Structural Package Designs

Reviews by Stuart Bailey
222 words2 min read

Amid the heavyweight competition, this 150mm square block charms through a directness of purpose and unassuming form. Other than a few supplementary sections, each page describes a unique packaging form by single flat template diagram, 3D line drawing, and title. More zen in its simplicity than the ‘minimalism’ affected by current arts publishing, this book exemplifies how a good idea designs itself. It would be nice to imagine this kind of publication replacing the ubiquitous hardback annuals, awards and other catalogues of ‘inspiration’ in classrooms and studios as a true reference work, demonstrating how to articulate an idea without the usual obscuring veneer of style. The lessons are numerous: the clarity of the illustrations; the no-nonsense 3-paragraph introduction repeated in 7 languages; the genuinely useful appendices (details such as ‘typical limit for printing’); the thriftiness of format and colour that ensure its bargain price. The book’s general portrayal of the potential in design recalls the more specifically-typographic tour-de-force handbooks of Bosshard (‘Technische Grundlagen zur Satzherstellung’) and Gerstner (‘Kompendium für Alphabeten’). These books also share symbiosis of form and content, providing a sense that the ideas arrived as fully-formed objects; it is difficult to imagine them existing in any other way. As a current surprise arts bookshop bestseller, this antidote to coffee table fatigue is well-positioned to quietly promote intelligent design.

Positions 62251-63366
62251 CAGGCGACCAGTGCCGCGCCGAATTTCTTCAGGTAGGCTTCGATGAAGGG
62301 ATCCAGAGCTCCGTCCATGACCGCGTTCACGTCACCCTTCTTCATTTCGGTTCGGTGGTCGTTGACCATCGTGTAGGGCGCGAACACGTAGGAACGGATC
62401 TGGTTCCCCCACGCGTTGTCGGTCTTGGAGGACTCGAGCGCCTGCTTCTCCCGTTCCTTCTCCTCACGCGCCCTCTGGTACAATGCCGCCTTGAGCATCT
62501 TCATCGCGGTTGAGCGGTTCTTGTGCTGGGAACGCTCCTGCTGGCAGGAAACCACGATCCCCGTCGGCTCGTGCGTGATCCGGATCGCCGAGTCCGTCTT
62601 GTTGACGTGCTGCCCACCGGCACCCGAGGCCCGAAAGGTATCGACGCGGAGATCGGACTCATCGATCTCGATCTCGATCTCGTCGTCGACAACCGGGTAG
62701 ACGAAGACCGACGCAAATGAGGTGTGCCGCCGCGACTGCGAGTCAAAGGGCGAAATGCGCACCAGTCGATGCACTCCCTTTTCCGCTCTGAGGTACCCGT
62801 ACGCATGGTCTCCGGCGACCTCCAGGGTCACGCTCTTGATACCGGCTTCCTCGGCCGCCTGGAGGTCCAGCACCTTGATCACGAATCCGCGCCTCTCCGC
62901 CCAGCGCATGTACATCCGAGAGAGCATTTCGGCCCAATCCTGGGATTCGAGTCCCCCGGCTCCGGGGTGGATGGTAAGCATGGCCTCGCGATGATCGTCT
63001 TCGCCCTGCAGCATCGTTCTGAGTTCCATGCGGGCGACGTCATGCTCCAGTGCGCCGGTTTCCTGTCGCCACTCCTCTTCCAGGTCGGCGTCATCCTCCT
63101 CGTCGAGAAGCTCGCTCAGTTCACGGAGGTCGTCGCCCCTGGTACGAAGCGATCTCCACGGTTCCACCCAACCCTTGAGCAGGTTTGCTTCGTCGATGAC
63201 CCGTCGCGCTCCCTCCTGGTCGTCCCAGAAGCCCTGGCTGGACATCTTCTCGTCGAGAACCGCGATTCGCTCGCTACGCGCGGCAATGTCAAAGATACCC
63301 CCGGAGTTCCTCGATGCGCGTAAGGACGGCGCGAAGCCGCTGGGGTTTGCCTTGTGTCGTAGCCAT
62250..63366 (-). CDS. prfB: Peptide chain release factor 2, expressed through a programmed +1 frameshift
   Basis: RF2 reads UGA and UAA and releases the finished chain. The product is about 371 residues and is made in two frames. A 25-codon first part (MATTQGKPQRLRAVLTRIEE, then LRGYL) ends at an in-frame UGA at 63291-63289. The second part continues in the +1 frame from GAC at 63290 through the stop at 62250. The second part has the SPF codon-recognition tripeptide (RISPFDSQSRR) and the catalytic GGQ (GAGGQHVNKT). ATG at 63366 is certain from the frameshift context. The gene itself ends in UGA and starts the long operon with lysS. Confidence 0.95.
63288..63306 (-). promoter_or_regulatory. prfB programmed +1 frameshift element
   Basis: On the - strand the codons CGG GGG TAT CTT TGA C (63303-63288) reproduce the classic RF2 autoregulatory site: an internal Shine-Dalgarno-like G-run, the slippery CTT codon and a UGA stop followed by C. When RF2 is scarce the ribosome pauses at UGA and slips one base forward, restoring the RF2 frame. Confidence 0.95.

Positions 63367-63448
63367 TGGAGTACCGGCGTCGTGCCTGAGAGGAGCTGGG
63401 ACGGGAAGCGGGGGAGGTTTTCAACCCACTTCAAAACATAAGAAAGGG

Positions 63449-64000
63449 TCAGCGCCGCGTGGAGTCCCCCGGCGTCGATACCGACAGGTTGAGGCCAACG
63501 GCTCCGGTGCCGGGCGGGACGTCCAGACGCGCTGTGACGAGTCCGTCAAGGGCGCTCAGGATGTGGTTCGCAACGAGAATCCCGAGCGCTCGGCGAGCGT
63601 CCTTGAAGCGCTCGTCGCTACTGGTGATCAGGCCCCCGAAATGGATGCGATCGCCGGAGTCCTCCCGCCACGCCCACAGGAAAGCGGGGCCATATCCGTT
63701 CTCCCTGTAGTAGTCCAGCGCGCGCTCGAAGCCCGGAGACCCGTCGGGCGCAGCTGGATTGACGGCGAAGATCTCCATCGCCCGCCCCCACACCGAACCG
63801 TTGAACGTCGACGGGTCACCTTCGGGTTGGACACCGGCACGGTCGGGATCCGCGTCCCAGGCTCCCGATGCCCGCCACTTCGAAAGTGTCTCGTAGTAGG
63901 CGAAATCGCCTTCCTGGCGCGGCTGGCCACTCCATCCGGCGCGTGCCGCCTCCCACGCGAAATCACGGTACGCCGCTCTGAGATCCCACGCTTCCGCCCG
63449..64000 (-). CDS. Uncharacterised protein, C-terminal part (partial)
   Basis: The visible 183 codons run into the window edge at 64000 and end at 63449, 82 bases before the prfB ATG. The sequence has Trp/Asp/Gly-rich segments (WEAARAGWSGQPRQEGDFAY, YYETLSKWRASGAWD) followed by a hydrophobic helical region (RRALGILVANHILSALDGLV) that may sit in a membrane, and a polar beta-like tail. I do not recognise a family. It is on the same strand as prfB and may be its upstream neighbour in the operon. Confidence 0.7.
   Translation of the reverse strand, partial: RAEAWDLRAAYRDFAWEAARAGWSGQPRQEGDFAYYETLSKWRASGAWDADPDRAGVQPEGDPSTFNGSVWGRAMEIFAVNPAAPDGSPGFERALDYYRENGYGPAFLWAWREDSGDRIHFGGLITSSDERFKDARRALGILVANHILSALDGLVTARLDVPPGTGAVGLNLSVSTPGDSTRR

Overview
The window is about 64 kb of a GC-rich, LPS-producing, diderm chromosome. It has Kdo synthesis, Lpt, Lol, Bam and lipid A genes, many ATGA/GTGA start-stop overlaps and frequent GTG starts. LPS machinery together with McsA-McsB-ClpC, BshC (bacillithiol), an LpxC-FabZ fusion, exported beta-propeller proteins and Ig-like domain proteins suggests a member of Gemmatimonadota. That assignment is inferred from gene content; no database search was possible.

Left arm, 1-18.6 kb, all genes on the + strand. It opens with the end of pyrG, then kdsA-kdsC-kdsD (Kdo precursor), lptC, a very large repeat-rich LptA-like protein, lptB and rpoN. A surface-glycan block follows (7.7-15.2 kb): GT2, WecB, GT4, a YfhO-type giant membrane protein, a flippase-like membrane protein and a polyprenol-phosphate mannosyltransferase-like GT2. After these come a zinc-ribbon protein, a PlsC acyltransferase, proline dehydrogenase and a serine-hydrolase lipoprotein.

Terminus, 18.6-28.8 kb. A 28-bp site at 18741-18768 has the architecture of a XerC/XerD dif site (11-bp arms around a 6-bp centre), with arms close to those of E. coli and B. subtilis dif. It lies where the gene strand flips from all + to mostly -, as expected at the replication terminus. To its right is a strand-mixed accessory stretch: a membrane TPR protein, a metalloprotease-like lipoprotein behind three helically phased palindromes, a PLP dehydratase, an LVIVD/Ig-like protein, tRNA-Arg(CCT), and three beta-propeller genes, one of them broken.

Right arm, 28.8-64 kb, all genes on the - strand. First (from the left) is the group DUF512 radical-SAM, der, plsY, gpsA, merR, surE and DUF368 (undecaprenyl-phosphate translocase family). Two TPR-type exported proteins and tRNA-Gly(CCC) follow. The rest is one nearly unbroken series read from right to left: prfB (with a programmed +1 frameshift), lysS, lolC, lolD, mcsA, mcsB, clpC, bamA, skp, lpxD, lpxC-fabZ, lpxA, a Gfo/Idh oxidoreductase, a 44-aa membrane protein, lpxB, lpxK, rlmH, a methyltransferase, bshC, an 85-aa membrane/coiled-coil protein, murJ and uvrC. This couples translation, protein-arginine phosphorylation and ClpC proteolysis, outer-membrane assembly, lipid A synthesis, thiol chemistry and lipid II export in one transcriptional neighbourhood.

• Born York, UK, 1973. Studied graphic design, Reading, UK, 1991-95. Part of the first group of participants at the Werkplaats Typografie, Arnhem, NL, 1998-2000. Dot Dot Dot magazine editing with Peter Biľak from 2000. Currently leading double life between New York and L.A. Also currently a failed musician.